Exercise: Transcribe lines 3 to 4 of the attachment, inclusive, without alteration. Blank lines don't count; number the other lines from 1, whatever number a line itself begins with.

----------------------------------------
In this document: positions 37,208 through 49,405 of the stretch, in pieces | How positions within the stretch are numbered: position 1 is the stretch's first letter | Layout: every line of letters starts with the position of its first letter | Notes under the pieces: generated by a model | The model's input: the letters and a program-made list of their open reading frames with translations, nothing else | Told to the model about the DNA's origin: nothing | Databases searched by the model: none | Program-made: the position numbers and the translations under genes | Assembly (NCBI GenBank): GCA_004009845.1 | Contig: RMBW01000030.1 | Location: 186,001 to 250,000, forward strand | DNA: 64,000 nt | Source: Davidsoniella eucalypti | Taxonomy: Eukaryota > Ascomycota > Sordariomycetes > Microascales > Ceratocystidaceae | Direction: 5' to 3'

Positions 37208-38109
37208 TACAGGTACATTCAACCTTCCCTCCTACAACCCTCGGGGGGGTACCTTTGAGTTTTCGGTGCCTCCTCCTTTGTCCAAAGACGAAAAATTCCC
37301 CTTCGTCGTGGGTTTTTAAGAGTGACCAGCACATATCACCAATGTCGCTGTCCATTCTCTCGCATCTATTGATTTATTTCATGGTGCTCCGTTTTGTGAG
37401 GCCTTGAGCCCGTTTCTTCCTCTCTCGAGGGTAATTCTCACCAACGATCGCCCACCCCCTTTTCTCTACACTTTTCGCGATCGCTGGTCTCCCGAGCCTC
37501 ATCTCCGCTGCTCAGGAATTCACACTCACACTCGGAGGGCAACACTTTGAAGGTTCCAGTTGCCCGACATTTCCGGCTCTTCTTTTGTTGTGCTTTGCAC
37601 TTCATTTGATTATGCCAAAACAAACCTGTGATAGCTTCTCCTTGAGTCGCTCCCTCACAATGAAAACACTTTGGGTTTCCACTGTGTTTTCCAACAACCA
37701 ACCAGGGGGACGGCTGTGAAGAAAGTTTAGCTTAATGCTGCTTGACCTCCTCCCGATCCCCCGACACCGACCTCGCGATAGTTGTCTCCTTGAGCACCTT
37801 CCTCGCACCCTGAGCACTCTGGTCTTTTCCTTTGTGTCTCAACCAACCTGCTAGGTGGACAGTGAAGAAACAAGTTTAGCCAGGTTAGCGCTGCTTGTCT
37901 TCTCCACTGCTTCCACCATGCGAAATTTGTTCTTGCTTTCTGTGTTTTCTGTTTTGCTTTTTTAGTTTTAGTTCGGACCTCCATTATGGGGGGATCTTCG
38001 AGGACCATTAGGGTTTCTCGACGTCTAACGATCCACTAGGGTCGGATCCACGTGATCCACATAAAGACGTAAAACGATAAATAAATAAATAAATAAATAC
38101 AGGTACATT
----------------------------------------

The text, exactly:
37208 TACAGGTACATTCAACCTTCCCTCCTACAACCCTCGGGGGGGTACCTTTGAGTTTTCGGTGCCTCCTCCTTTGTCCAAAGACGAAAAATTCCC
37301 CTTCGTCGTGGGTTTTTAAGAGTGACCAGCACATATCACCAATGTCGCTGTCCATTCTCTCGCATCTATTGATTTATTTCATGGTGCTCCGTTTTGTGAG